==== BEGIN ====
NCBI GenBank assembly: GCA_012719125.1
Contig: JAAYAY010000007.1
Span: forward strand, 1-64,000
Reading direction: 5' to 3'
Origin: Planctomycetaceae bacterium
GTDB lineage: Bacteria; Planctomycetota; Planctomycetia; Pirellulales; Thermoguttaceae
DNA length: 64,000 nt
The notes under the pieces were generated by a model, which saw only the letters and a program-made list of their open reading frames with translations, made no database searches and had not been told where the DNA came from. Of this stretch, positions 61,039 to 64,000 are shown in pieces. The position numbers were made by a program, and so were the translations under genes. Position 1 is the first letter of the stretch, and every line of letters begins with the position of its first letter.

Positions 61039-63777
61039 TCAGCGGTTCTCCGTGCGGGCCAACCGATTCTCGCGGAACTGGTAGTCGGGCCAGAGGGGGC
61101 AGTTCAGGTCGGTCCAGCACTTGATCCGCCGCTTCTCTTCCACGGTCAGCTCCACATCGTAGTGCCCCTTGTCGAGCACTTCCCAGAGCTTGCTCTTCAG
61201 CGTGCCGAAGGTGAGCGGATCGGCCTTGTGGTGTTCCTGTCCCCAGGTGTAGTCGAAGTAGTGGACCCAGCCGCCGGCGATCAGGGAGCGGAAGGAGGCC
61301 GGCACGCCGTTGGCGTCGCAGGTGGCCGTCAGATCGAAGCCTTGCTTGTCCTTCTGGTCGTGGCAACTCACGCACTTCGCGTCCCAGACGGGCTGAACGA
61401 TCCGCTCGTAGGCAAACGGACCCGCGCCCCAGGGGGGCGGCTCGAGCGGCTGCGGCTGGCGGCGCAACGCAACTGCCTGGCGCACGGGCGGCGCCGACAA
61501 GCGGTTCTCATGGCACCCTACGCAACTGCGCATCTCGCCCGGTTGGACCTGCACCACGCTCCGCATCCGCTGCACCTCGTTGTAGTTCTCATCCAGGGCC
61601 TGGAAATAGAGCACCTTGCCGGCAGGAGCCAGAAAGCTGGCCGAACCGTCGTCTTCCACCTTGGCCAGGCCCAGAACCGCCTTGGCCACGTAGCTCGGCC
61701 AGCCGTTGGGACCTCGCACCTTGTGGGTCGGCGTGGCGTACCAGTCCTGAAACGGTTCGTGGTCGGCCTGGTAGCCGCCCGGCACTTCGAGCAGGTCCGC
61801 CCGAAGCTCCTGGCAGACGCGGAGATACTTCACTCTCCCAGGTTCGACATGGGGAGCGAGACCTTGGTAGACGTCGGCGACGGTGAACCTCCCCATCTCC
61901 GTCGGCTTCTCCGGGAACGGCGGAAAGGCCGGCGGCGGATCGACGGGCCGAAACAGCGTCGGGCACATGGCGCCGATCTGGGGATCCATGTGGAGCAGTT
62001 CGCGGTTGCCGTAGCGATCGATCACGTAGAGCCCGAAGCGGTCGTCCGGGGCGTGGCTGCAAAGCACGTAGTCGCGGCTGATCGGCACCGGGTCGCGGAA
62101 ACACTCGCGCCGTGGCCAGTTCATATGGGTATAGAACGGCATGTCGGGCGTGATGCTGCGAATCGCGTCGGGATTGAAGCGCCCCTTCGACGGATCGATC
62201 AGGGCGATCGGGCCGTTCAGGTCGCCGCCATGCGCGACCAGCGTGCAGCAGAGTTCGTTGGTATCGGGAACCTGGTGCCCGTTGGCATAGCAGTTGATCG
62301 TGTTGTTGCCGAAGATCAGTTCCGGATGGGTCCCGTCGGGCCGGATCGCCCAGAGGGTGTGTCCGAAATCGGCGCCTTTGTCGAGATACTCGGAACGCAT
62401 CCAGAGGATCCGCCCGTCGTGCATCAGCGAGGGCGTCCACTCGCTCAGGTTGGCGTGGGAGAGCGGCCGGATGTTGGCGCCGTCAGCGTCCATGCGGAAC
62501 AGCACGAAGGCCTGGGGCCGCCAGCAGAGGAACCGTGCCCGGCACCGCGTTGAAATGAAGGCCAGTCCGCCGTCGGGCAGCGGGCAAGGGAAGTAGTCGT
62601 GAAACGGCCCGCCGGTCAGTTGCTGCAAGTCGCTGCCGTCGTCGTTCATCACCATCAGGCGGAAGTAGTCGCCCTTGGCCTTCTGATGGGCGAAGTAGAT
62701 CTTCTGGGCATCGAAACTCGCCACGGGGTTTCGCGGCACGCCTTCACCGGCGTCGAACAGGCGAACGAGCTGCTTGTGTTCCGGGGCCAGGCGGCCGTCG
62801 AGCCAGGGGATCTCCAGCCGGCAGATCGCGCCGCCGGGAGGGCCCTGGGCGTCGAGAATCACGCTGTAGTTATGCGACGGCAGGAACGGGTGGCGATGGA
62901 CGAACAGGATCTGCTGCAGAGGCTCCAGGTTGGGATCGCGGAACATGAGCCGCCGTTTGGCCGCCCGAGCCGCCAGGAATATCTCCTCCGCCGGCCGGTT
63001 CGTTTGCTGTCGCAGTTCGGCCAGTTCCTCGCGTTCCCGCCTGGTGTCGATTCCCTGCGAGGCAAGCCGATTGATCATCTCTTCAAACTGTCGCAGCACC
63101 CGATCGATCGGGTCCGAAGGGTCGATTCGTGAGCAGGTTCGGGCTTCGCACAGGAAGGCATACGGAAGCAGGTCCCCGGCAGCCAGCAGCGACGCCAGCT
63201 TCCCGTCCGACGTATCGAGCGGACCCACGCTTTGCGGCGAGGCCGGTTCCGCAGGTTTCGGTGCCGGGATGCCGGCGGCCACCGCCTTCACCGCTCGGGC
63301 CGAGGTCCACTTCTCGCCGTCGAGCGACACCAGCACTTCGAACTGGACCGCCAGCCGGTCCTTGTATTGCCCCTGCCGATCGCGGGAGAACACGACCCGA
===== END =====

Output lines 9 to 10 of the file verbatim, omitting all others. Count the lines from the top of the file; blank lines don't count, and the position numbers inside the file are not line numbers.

Positions 61039-63777
61039 TCAGCGGTTCTCCGTGCGGGCCAACCGATTCTCGCGGAACTGGTAGTCGGGCCAGAGGGGGC